Back in the old days when Sunset Strip was teeming with traffic in 1985. The Source restaurant was still there across the Blvd. 

The long-gone building just to the east is what was called the Sunset Strip Apartments -- seen in a few films -- funky forties / fifties living. The billboard back there is for Richard Chamberlain's "King Solomon's Mines." The old building with the Fred Sands sign is here being overhauled; currently it's where the durable Sunset Trocadero club resides. The Body Shop (still there) and Carlos 'n' Charlie's (long gone). 
   Photo: Nick Faitos

Sunset Strip in 1978 Looking east near Sweetzer Ave. The Golden Crest Retirement Hotel is now the closed Standard Hotel. Carlos 'n' Charlie's, is in the distance at the corner of Harper Ave. Photo: Nick Faitos

The Sunset Strip as it looked in 1982. Photo taken on the front patio at Carney's Tain. "A trip to Carney's kicked off spring break. The Stigwood building, Carlos 'n' Charlie's, the Golden Crest, and The Source, Oh My! (No chili on my hot dog was harmed in the shooting of this photo",  says Nick Faitos. (I am eternally grateful for all his personal photo archives).

When Martoni's West closed their chef Pietro opened his own restaurant called Marquis West in Santa Monica. Micky’s father picked the right guy, Pietro was a fabulous chef…I still remember his delicious white fish. Today it's Busby's. 

In the the old Marquis transformed to an english style pub called Dublin's Irish Pub. It was known for it's amateur comedy nights. The music that piped through the sound system was a cross between classic rock and mid-'80s pop hits. Dublin's also got The Roxbury crowd from across the street (which also has colossal Sunset Strip history. It had originally been the Players Club owned by Preston Sturges. Today it is Pink Taco). 

Photo: Robert Stone 

Sadly, this gorgeous old world brick building was demolished in the early 2000's and replaced with a newer structure that looks like a bunch of tipsy white sails unfurling around popsicle sticks. The new structure was called "Sunset Beach". It's still there and is currently an add agency. 

Today it's currently an advertising agency.

Alison Martino is a writer, television producer, and pop culture historian. She founded the Facebook page 
Vintage Los Angeles in 2010. Alison muses on L.A’s. past and present on Twitter and Instagram


  1. LOVE this article. Thank you Allison. I met a bartender at the place and he told me to attend an acting class—that he was a member of. I remember sitting at the bar. The bartender was named. Darn can't remember. John.......

  2. LOVE this article. Thank you Allison. I met a bartender at the place and he told me to attend an acting class—that he was a member of. I remember sitting at the bar. The bartender was named. Darn can't remember. John....... John Coleman. Wow 1982...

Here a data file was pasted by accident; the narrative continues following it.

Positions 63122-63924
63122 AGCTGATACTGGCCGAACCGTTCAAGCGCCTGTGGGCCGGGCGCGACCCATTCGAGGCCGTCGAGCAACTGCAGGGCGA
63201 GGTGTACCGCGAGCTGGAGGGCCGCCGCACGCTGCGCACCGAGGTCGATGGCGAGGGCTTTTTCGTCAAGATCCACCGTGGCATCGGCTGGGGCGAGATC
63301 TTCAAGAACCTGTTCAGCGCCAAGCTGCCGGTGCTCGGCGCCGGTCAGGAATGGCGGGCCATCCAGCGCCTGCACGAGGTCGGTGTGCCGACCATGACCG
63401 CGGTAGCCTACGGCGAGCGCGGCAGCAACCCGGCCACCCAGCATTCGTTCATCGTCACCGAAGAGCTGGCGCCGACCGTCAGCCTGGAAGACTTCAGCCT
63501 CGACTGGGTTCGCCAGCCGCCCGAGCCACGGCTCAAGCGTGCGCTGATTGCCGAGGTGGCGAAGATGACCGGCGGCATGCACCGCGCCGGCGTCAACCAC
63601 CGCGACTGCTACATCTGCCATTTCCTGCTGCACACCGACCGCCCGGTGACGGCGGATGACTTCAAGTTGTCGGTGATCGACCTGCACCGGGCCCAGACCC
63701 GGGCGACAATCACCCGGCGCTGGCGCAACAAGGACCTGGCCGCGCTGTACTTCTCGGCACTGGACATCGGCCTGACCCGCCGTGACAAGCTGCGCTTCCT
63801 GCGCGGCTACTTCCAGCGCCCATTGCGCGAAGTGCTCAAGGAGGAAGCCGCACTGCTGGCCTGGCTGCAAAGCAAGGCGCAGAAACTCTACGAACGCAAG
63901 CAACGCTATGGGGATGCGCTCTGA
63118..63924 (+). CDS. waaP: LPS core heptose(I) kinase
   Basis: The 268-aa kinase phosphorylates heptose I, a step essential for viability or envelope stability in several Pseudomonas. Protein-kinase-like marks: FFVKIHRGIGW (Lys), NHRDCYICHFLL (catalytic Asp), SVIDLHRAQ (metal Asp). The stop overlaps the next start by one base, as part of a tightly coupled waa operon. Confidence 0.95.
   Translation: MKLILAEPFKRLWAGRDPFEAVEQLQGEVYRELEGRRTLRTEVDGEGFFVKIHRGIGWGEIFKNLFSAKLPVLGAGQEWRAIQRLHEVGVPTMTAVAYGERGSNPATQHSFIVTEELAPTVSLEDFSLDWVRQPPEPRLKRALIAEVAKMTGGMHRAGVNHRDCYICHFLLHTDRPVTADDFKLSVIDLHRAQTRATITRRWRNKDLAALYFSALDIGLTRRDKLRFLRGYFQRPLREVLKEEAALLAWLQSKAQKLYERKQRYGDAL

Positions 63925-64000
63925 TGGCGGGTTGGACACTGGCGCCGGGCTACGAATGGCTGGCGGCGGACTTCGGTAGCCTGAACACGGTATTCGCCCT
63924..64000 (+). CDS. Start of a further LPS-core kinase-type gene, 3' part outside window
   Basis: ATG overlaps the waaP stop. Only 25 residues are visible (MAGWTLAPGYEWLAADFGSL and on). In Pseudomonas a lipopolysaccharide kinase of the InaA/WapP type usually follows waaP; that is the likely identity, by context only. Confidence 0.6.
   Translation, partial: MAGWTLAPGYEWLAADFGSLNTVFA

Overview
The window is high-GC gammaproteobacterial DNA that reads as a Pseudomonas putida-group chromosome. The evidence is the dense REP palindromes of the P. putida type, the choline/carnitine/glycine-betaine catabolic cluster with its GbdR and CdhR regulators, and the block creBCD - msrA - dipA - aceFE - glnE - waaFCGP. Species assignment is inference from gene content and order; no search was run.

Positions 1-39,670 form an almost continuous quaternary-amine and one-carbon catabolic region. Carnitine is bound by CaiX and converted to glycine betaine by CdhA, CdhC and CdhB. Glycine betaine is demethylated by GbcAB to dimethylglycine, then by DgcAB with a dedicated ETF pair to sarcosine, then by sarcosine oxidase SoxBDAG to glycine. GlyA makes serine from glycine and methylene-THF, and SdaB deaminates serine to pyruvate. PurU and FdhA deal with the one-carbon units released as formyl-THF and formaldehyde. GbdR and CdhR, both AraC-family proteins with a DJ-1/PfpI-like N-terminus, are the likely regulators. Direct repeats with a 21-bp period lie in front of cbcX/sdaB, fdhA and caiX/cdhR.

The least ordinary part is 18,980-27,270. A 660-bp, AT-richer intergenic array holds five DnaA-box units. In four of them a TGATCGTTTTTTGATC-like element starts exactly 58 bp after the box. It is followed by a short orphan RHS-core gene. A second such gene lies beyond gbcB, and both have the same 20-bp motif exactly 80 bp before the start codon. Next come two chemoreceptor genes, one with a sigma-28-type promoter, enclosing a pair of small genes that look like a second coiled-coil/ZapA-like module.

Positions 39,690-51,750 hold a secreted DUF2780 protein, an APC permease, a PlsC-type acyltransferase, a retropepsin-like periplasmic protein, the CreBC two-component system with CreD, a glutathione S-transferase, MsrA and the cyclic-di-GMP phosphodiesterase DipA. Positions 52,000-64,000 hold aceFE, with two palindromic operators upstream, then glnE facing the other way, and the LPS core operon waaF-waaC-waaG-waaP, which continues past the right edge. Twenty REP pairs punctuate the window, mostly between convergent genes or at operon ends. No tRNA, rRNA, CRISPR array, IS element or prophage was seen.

3. I remember and love all the places and most of their incarnations? Alison. Thanks for the memories. My husband , The Real Don Steele, had many tales to tell of those wild snd wonderful days in the 1950s and 1960s.

  4. Thank you for these articles, I really enjoy them.

  5. One thing of note is that when it changed to Carlos'n Charlie's it was financed by a group of rock and roll people including Shep Gordon and Alice Cooper. They helped make it a draw.

    1. I was going to add this. This was one of the first clubs I hit when I was 21.

  6. My name is Phil Howell and I was the DJ at Carlos n' Charlies El Privado that night in 1979 when Prince walked up to the booth. I had already played I Wanna be Your Lover as I had been given the acetate of the 12" dance mix to try. Prince came up to the booth after I had played it, dressed in jeans, a button-down western shirt, and cowboy hat, introduced himself and asked how I liked it. He smiled when I said that I liked it very much. He then sat in front of the booth and we talked off and on between mixes for about an hour before he left. He came in often after that, especially on Monday nights.

  7. Great article, I was a student at USC and remember going to Carlos & Charlie’s, I felt so grown up and sophisticated. One night we were standing at the bar and a very young George Michael was there, he said hello and was very nice. It was early in his career and I guess he could still go out in public with out causing too much commotion. Thank you for the article

  8. What was the fortune-tellers name. I remember him

  9. Great historical article.

  10. This article was so interesting. I loved Dublin's on LA visits in the late nineties but didn't know about its predecessors. In the We Are The World documentary, Sheila E said that Prince was at Carlos & Charlie's while that song was being recorded across town.